Archive for February, 2014

Will Homer Bailey’s Strikeouts Carry Over?

Homer Bailey’s shiny new six year, $105 million extension is a clear sign that the Reds believe that Bailey’s 2013 breakout was no fluke. While Bailey’s career up to last year had been somewhat inconsistent, that kind of price requires Bailey to keep pitching at the level he did last year. And there are reasons to think that he may very well do that.

Perhaps most important in his breakout was a sharp uptick in his strikeout rate, which went from 19.2% in 2012 to 23.4% last year. By ranking, he went from 27th in the NL two years ago to 8th in the NL last year, as even just a few points of strikeout rate can make a big difference. And strikeout rate is the kind of metric that seems somewhat impervious to fluke seasons. You can either get guys to swing and miss or you can’t, and we just don’t see too many Brady Anderson type seasons when it comes to pitcher’s strikeout rates. But how much of a strikeout rate spike can we really expect to carry over from one season to the next?

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Rick Porcello’s Breakout Potential

Stop me if you’ve heard this one before: Rick Porcello is on the verge of having a big season this year. That’s a statement that seemingly pops up every year, most notably last spring, when Porcello was doing his best to disprove the long-held theory that spring training stats don’t matter by striking out 21 without walking a single batter.

Yet the anticipated breakout didn’t quite happen, not when Porcello put up an ERA north of 4.30 for the fourth straight year and was the subject of trade rumors this offseason.

So what makes this year different? Here are three reasons: Read the rest of this entry »

A Look Back at Last Year’s Extensions

While a few stray free agents remain unsigned, the upcoming baseball news landscape is going to be dominated by new contracts for players already in camp for spring training. Clayton Kershaw, Freddie Freeman, Michael Brantley, and Julio Teheran have kicked off the start of the 2014 extension season, but they won’t be the last players to sign long term deals with their current clubs. Between November of 2012 and June of 2013, 12 players re-signed with their organizations for deals that last at least five years, and if that trend holds, we’re likely to see another wave of long term extensions over the next few months.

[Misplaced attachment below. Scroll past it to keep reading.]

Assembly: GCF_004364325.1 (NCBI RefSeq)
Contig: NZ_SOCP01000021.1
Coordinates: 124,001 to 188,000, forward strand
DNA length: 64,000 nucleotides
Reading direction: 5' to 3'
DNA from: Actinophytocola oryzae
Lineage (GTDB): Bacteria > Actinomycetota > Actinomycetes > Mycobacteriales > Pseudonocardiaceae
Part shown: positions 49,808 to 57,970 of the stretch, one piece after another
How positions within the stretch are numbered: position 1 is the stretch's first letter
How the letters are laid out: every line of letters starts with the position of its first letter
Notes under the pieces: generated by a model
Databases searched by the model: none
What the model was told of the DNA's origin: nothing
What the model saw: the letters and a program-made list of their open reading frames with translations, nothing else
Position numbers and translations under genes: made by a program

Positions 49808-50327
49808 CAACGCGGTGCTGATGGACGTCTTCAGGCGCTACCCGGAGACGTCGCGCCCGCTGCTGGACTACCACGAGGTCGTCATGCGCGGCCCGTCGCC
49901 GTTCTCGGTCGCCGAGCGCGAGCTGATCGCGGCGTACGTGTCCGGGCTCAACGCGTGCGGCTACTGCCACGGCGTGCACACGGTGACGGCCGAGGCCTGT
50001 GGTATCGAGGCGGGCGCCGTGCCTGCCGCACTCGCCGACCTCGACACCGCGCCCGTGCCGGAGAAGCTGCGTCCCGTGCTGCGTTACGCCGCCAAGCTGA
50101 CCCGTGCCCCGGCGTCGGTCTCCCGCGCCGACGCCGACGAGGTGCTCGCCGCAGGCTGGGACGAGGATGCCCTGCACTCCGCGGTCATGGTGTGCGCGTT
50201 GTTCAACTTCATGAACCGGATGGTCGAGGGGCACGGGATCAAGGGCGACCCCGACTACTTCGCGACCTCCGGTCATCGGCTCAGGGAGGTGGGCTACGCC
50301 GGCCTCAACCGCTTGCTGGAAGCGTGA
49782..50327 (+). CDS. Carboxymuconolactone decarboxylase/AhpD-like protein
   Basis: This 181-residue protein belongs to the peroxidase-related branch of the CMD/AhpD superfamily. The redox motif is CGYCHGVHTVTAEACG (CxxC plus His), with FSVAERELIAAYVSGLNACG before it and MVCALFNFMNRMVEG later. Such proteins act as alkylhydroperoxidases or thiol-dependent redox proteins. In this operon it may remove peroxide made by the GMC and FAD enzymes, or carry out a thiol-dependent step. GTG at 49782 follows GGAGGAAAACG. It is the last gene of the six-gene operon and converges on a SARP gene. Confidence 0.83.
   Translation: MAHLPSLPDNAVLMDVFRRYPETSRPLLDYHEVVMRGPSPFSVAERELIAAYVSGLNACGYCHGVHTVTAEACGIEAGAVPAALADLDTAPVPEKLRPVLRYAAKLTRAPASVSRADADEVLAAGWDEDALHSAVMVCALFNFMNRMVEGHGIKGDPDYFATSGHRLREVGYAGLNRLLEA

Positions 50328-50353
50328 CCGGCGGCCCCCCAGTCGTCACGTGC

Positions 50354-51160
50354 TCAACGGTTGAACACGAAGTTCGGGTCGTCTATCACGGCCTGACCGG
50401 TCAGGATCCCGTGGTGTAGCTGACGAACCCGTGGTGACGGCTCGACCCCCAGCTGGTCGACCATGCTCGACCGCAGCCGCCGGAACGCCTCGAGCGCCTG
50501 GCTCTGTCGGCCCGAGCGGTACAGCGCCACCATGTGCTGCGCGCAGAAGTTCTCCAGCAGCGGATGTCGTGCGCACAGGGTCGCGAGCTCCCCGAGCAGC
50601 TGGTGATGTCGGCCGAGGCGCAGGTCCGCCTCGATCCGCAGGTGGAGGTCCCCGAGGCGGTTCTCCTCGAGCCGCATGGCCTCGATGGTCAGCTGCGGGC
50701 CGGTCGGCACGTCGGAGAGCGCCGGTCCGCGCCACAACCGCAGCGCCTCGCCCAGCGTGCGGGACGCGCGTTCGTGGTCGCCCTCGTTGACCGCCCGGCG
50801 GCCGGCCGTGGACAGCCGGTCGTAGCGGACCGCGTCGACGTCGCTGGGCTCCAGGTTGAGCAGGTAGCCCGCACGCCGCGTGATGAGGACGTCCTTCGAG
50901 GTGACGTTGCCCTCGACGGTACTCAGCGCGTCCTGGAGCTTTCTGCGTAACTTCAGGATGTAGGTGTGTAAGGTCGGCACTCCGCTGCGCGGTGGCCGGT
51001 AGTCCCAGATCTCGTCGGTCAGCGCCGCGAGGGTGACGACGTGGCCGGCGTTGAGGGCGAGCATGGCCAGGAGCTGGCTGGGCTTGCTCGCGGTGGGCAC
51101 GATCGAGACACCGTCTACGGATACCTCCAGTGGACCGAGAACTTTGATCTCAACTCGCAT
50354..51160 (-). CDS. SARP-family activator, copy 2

What can this year’s crop of potential extendees learn from the players who signed a year ago? Let’s take a look at those 12 deals and see how they’ve worked out for both the team and the player. For reference, all total listed years and dollars are from the point of the signing through the expiration of the extension, and in some cases, include years already covered by a previous contract.

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Contenders Without Enough Arms

We all know that depth is important for teams across sports, and with the largest amount of games to fill, it is of paramount importance for baseball teams. In a nutshell: over the course of six months and 162 games, stuff happens. This is especially true when it comes to starting pitchers. It’s rare that a team makes it through a season with its intended rotation intact.

Last month, Jeff Sullivan of FanGraphs wrote that, on average, each team needed 32 starts from starting pitchers who weren’t among the five most-frequent starters. In essence, what this means is that teams need to have quality options at the sixth and seventh spots in their rotation. It is in this area that the Los Angeles Angels, Oakland Athletics and Atlanta Braves may come up a little short this season.

All three supposed contenders face injury concerns with the front five members of their rotation, and it doesn’t get much prettier after the front five. Let’s take a closer look.